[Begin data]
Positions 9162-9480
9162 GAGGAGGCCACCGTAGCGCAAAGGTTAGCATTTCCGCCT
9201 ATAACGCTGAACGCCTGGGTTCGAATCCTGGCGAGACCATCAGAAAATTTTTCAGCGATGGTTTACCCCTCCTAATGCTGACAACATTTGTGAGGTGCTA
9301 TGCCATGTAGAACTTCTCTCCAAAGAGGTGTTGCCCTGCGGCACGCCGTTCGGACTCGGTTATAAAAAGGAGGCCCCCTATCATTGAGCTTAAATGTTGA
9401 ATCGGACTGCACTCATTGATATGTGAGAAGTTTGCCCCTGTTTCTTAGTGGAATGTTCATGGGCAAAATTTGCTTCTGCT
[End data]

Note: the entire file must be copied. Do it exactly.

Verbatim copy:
Positions 9162-9480
9162 GAGGAGGCCACCGTAGCGCAAAGGTTAGCATTTCCGCCT
9201 ATAACGCTGAACGCCTGGGTTCGAATCCTGGCGAGACCATCAGAAAATTTTTCAGCGATGGTTTACCCCTCCTAATGCTGACAACATTTGTGAGGTGCTA
9301 TGCCATGTAGAACTTCTCTCCAAAGAGGTGTTGCCCTGCGGCACGCCGTTCGGACTCGGTTATAAAAAGGAGGCCCCCTATCATTGAGCTTAAATGTTGA
9401 ATCGGACTGCACTCATTGATATGTGAGAAGTTTGCCCCTGTTTCTTAGTGGAATGTTCATGGGCAAAATTTGCTTCTGCT